Evidence Says Iran Throttled Telegram Connections After January Protests

User reports and various data suggests even after the Iranian government removed censorship on the popular messaging and social media platform, they were still slowing down speeds. Image remixed by Mahsa Alimardani.

A version of this post was written by Mahsa Alimardani for ARTICLE19 and republished here under a content partnership.

At the height of this winter's protest movement in Iran, there was a temporary ban on the Telegram messaging app, alongside the other popular foreign social media platform, Instagram. This lasted from 30 December 2017 to 13 January 2018.

Although temporary, the ban had big implications in Iran, where the IP-based messaging app is immensely popular. Telegram dominates the messaging app market inside of Iran and is seen as the central (private and public) communication platform for Iranians.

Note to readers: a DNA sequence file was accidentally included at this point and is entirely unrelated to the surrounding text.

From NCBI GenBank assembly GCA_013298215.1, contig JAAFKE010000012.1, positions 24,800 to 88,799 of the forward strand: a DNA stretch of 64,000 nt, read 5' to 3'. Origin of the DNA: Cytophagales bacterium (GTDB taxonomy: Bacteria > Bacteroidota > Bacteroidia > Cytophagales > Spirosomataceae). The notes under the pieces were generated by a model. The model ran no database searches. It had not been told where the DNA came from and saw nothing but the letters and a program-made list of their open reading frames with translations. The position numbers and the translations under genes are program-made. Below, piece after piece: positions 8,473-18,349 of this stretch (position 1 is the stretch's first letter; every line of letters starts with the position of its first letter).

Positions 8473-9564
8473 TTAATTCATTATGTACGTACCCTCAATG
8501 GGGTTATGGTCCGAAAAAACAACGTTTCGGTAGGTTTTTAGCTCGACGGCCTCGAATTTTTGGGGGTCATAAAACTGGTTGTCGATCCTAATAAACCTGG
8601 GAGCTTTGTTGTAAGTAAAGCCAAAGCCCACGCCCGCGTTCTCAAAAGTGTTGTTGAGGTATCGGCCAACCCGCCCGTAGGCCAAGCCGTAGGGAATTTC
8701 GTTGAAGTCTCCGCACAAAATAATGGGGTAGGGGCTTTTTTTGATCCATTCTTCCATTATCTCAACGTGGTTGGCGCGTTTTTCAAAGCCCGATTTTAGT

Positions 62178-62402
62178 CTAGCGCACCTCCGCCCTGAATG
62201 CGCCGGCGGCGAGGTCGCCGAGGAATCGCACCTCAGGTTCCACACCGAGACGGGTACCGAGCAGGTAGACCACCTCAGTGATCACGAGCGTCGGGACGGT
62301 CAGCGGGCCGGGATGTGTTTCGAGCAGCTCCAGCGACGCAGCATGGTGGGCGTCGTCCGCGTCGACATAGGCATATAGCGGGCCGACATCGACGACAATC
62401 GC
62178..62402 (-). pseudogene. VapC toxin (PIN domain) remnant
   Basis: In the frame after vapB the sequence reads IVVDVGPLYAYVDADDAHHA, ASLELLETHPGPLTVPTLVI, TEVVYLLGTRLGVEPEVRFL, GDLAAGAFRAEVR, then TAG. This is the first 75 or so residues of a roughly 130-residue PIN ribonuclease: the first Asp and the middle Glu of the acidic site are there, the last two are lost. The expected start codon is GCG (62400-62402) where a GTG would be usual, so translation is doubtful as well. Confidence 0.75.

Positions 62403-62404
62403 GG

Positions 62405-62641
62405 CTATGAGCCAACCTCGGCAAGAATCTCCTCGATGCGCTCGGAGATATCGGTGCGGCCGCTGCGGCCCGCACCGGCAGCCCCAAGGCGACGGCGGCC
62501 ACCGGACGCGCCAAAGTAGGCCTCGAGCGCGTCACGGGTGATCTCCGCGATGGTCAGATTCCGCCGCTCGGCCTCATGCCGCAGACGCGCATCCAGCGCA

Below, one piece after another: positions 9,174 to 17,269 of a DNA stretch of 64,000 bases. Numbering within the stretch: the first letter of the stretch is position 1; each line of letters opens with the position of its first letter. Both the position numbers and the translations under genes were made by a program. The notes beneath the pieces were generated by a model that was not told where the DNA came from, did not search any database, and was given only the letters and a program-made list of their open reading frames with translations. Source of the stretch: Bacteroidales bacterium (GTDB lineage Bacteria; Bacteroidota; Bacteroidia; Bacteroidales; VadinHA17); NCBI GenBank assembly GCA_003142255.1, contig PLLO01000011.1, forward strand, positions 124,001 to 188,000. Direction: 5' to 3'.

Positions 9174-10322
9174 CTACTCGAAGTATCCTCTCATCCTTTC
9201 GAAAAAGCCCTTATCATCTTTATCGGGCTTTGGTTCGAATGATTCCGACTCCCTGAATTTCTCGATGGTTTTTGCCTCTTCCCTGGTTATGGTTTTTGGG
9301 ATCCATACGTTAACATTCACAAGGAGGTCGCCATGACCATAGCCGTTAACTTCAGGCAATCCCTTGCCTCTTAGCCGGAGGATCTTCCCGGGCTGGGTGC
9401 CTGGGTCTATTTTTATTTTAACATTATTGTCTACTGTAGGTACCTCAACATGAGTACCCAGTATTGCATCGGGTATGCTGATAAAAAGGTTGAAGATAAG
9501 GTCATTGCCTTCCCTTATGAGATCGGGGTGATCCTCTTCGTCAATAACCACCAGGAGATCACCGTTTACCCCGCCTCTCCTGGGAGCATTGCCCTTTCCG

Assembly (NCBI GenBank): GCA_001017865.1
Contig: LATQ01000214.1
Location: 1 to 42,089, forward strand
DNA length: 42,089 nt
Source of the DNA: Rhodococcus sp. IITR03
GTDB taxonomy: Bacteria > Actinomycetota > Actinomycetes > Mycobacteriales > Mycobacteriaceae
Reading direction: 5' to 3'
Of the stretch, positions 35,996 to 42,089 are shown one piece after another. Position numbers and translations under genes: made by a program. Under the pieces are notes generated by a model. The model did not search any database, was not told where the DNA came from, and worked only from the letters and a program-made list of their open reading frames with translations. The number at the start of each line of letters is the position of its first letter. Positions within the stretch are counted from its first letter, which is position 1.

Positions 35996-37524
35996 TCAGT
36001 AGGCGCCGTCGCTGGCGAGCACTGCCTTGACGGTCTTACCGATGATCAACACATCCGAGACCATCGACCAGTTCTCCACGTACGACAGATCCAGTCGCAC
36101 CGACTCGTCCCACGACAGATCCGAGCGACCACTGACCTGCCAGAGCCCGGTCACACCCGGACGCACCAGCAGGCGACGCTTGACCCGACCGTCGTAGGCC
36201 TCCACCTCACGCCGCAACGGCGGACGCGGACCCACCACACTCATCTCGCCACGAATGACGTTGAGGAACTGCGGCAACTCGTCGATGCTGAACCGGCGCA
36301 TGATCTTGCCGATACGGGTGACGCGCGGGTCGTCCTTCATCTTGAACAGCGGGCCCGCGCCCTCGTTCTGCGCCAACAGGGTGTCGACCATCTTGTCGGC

Out of a total population of 80 million people, 50 million Iranians have Internet access, and among those users, 45 million are on Telegram. Telegram’s public channels boast a wide array of topics, both political and quotidian, some of which are opposition diaspora channels, which ordinarily would be censored on other platforms.

While the temporary ban was widely acknowledged, new evidence indicates that the government throttled or slowed connection speeds to the platform in the days after it lifted the block on the platform. This adds a new layer of concern to the issue of Iran’s attempts to control and tighten the net.

The ban on telegram — and indications of throttling — cast doubt on the discourse of opening up the internet that the administration of President Hassan Rouhani had promised to improve. One of the greatest achievements of the Rouhani administration in promoting Internet freedom has been their success at keeping platforms like Instagram and Telegram uncensored against efforts of the more conservative and hardline elements of leadership in the country. But efforts by the Rouhani administration to re-open platforms such as Twitter that have been blocked since 2009 seem more unlikely after the events surrounding Telegram.